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BLOW THE MAN DOWN: LIKABLY QUIRKY FARE

Blow the Man Down marks the feature-film debut for two female friends who’ve been on the New York filmmaking scene for a decade. After an exceptionally long gestation period, Bridget Savage Cole and Danielle Krudy’s quirky tale won the Best Screenplay award at last year’s Tribeca Film Festival. It was subsequently acquired by Amazon and begins streaming today. That’s a happy turn of events all around.

Put simply, it’s about murder in a Maine fishing village where everybody knows everybody’s business and there are skeletons rattling in their collective closet. Sophie Lowe and Morgan Saylor play sisters who have just buried their mother, one of the pillars of the community. The siblings have different outlooks on life—and the prospect of running the family business, a fish shop.

Margo Martindale, who can do no wrong, plays a notorious woman who years ago turned her home into a brothel. At one time the townspeople understood that she fulfilled a need for hard-living fishermen, but in the wake of the murder the town’s female elders have second thoughts. One of those women is played by the irresistible June Squibb, whose Oscar-nominated performance in Nebraska put her on the movie map. Another is the considerably younger (but no less welcome) Annette O’Toole.

Filmmakers Cole and Krudy continually offer new tidbits of information about their fictitious village and its colorful characters as the movie progresses. The details of small-town life feel genuine, like the atmosphere they capture so well. A couple of authentic sea shanties, vigorously sung, add flavor to the stew.

Blow the Man Down hasn’t great ambitions but fulfills its modest goals nicely. It’s well worth streaming, especially if you have a cup of chowder handy.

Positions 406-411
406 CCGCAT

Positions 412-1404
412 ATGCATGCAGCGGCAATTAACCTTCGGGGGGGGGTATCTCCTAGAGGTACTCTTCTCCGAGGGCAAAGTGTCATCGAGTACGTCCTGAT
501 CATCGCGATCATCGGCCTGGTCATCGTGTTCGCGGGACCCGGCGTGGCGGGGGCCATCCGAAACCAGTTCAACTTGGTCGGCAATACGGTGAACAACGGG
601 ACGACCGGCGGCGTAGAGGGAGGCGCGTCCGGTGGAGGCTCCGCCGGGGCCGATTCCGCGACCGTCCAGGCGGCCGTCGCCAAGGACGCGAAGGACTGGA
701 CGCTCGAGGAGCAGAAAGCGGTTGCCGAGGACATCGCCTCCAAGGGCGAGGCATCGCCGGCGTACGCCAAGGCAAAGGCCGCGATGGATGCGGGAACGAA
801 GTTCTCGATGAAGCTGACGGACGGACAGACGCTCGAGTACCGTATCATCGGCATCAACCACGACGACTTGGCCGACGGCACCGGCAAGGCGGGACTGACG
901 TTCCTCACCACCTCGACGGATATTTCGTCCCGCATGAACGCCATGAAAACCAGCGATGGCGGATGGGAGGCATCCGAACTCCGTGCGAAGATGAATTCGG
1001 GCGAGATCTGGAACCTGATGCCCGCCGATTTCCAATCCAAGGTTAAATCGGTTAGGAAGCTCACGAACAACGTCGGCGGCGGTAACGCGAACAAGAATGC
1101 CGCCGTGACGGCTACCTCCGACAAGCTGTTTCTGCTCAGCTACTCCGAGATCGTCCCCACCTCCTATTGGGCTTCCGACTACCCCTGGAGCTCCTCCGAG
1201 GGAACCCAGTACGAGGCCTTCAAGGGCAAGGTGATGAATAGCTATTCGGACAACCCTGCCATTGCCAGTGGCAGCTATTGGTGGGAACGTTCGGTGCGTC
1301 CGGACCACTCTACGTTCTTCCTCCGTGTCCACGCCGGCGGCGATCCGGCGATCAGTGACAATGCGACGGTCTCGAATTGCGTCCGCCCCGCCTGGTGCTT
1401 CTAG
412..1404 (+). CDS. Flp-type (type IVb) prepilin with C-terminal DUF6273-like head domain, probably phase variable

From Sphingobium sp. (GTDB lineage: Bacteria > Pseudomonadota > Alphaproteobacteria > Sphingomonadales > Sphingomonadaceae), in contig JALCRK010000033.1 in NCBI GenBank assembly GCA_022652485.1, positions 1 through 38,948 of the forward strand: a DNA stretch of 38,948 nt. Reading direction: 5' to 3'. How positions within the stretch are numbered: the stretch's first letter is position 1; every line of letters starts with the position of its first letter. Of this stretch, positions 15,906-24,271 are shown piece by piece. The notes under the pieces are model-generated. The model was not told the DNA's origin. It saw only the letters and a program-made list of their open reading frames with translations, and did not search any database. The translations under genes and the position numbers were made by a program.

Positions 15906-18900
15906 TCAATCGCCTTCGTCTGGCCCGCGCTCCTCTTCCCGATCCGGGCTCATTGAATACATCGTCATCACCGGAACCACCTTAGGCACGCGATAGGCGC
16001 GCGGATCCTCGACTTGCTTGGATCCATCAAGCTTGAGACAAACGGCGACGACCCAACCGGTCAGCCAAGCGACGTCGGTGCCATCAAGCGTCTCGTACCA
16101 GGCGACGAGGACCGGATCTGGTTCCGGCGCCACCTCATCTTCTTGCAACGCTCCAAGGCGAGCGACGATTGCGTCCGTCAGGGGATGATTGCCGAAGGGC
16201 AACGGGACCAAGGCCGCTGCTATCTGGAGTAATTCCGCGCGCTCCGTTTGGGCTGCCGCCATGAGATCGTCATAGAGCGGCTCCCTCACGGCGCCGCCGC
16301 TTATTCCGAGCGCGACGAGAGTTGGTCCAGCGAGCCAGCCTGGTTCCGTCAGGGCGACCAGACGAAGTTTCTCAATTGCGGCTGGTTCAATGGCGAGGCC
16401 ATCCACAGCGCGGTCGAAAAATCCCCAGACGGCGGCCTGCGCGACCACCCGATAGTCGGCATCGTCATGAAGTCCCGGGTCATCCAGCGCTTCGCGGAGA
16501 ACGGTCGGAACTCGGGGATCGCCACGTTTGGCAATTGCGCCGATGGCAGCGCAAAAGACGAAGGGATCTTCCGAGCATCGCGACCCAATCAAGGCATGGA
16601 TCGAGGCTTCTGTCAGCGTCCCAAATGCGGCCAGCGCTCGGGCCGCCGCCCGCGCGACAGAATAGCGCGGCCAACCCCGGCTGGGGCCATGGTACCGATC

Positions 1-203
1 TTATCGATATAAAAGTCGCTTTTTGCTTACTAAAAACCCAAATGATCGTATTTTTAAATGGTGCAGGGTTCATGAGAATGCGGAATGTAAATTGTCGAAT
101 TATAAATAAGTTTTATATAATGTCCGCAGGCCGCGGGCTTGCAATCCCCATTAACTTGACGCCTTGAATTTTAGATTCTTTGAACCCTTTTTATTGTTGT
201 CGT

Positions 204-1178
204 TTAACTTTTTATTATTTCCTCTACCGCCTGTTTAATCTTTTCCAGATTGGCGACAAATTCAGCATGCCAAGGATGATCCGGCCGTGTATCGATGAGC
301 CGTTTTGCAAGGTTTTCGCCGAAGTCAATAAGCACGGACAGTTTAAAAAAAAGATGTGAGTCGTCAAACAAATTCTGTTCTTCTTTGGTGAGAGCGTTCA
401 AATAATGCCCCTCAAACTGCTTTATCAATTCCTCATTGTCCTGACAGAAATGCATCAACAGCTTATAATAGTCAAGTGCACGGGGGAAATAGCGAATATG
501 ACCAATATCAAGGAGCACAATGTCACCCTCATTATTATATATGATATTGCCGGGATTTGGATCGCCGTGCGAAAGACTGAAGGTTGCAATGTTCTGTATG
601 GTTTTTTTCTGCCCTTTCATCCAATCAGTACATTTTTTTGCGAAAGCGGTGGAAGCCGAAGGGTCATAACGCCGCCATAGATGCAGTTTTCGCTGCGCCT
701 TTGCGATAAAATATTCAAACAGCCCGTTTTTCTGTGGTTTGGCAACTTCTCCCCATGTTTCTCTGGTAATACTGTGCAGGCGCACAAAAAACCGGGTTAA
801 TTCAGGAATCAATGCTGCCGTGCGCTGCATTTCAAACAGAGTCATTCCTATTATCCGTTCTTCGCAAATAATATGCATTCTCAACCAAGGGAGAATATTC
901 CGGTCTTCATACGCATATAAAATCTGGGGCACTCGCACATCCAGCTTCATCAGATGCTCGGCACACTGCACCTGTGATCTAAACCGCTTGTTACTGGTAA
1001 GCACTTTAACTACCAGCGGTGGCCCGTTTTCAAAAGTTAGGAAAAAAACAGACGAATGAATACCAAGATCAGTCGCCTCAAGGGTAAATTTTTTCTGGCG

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Leonard Maltin is one of the world’s most respected film critics and historians. He is best known for his widely-used reference work Leonard Maltin’s Movie Guide and its companion volume Leonard Maltin’s Classic Movie Guide, now in its third edition, as well as his thirty-year run on television’s Entertainment Tonight. He teaches at the USC School of Cinematic Arts and appears regularly on Reelz Channel and Turner Classic Movies. His books include The 151 Best Movies You’ve Never Seen, Of Mice and Magic: A History of American Animated Cartoons, The Great Movie Comedians, The Disney Films, The Art of the Cinematographer, Movie Comedy Teams, The Great American Broadcast, and Leonard Maltin’s Movie Encyclopedia. He served two terms as President of the Los Angeles Film Critics Association, is a voting member of the National Film Registry, and was appointed by the Librarian of Congress to sit on the Board of Directors of the National Film Preservation Foundation. He hosted and co-produced the popular Walt Disney Treasures DVD series and has appeared on innumerable television programs and documentaries. He has been the recipient of awards from the American Society of Cinematographers, the Telluride Film Festival, Anthology Film Archives, and San Diego’s Comic-Con International. Perhaps the pinnacle of his career was his appearance in a now-classic episode of South Park. (Or was it Carmela consulting his Movie Guide on an episode of The Sopranos?) He holds court at leonardmaltin.com. Follow him on Twitter and Facebook; you can also listen to him on his weekly podcast: Maltin on Movies. — [Artwork by Drew Friedman]

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